Fishing around for pots and pans buried in cupboards can be quite difficut when there's not enough light in a cabinet - particularly if you've got half of your body in the doorway creating a shadow. Localised lights in cabinets will help solve the problem. Likewise, under-cabinet task lighting can do wonders to improve both the look of your kitchen, and how effectively you're able to work on available bench space. This is particularly the case in smaller kitchens where it mightn't be as easy to cast light from the ceiling to exactly where it's most needed.
Types of under-cabinet lighting
There are three main types of under-cabinet lighting available: halogen incandescent, fluorescent, or LED. The type of lamp dictates style and performance of the lighting, controlling things like the amount of light emitted, the colour temperature of the light, the lifespan of the globe, the angular width of the beam and how much energy it uses.
Halogen lamps are the lamps that are used in ceiling mounted downlight fittings. Halogen bulbs are typically encased in 20w G4 lamps and operate at 12v. These are relatively inexpensive and easy to replace. The downside, however, is that they have the shortest lifespan, use far more energy than other types of lights, produce a very significant amount of heat and in many cases they also require a separate transformer assembly which will need to be housed somewhere in your cabinetry. These types of lights produce a warm, directional light.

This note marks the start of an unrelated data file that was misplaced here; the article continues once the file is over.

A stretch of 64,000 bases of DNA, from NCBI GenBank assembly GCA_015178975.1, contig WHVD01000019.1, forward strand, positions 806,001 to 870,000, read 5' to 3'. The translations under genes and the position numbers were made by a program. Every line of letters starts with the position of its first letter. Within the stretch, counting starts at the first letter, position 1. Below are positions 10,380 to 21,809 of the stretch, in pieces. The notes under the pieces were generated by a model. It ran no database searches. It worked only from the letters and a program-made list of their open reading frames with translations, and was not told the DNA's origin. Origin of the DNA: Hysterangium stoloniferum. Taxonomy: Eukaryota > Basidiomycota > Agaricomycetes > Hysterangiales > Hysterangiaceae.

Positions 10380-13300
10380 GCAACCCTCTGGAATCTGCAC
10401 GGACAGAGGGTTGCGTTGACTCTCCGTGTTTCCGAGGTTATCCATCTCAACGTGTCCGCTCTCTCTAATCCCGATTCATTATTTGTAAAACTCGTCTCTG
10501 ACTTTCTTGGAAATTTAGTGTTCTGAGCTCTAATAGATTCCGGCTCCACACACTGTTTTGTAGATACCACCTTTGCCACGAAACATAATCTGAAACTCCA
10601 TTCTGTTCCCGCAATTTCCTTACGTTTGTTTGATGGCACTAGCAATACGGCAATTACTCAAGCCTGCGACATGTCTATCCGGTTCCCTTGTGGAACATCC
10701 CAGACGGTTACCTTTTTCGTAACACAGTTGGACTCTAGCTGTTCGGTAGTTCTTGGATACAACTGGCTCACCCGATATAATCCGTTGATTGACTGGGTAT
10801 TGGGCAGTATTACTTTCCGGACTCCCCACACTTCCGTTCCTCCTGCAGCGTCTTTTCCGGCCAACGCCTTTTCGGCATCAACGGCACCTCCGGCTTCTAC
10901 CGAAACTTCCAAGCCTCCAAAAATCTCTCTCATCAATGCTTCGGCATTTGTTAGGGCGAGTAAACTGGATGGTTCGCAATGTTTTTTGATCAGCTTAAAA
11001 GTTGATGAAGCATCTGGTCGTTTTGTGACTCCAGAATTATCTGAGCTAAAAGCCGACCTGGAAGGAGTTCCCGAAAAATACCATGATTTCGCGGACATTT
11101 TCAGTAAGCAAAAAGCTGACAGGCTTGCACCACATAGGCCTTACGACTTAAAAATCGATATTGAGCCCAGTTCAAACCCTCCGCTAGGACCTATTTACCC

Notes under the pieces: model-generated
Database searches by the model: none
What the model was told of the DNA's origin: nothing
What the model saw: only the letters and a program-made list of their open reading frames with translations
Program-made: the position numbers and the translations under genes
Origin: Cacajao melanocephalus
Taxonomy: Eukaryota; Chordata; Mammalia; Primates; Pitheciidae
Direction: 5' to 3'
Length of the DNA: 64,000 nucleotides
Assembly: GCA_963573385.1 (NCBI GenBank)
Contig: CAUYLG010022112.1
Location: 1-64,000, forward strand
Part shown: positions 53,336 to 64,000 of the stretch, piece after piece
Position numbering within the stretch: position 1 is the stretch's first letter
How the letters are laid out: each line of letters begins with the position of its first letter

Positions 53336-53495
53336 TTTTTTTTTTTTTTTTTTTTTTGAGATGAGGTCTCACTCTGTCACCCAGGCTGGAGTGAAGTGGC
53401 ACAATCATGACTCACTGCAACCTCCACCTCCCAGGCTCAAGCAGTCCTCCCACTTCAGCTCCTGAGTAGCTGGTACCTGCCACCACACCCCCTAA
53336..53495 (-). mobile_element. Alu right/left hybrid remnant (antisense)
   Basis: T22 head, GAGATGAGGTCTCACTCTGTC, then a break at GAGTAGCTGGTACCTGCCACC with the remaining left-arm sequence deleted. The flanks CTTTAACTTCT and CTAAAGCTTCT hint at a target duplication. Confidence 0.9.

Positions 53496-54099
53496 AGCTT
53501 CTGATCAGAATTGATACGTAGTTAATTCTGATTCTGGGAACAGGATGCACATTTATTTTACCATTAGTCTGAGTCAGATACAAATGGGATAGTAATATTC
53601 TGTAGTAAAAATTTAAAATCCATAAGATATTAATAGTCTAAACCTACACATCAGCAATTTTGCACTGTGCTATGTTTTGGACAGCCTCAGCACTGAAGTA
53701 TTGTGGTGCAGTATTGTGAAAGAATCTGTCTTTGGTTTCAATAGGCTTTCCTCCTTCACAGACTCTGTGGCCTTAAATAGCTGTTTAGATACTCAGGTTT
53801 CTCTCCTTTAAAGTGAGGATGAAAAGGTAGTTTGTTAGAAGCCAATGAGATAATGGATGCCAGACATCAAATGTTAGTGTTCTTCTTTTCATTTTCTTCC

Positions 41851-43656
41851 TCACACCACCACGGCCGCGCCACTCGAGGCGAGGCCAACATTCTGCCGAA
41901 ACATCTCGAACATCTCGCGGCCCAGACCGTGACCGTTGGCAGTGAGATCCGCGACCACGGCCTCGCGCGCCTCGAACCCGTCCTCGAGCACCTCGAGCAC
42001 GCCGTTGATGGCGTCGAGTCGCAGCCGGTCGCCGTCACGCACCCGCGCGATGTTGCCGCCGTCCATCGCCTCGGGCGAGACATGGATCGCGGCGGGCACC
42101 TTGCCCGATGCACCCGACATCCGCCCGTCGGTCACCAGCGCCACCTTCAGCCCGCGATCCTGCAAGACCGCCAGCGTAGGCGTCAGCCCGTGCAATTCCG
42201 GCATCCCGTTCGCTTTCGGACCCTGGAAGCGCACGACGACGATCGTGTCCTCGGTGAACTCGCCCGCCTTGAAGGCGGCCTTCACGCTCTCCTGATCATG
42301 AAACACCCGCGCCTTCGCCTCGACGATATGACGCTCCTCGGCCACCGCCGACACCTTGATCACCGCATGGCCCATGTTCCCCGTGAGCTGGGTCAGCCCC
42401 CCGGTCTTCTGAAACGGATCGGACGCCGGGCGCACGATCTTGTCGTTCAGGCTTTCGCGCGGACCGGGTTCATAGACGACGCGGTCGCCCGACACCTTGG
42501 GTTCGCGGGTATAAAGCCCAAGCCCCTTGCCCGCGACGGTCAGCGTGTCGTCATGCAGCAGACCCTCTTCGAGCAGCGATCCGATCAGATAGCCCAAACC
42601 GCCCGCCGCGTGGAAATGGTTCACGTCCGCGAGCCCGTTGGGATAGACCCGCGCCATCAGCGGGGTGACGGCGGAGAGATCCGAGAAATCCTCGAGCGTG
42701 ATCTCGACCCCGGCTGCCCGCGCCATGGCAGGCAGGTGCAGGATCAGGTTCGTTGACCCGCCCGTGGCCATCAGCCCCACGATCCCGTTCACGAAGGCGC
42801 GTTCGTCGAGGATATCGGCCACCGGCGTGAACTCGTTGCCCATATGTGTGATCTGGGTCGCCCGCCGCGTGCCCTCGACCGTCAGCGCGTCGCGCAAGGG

Fluorescent lamps offer bright light, switch on instantly and don't flicker. These have a reasonably long life, are available as a type of downlight and are quite energy efficient, however some are larger in size and more difficult to install in cabinets.
LED lights can last longer than 10 years, and don't burn out like other lights might. These also use a fraction of the energy used by other types of lights, and are sold both in downlight format and as strips for use under cabinets. LEDs also generate a significant amount of heat, and don't perform as well in higher temperatures.
Common in-cabinet lighting styles
Puck lights - These are typically round or oval in shape and are good for cabinet and display lighting. They create spots, pools of lighting or even illumination across the counter top.
Linear lights or strip lights may be presented as a light strip or as a linear fixture or light bar. Linear fixtures sometimes resemble small puck lights on one mounting strip.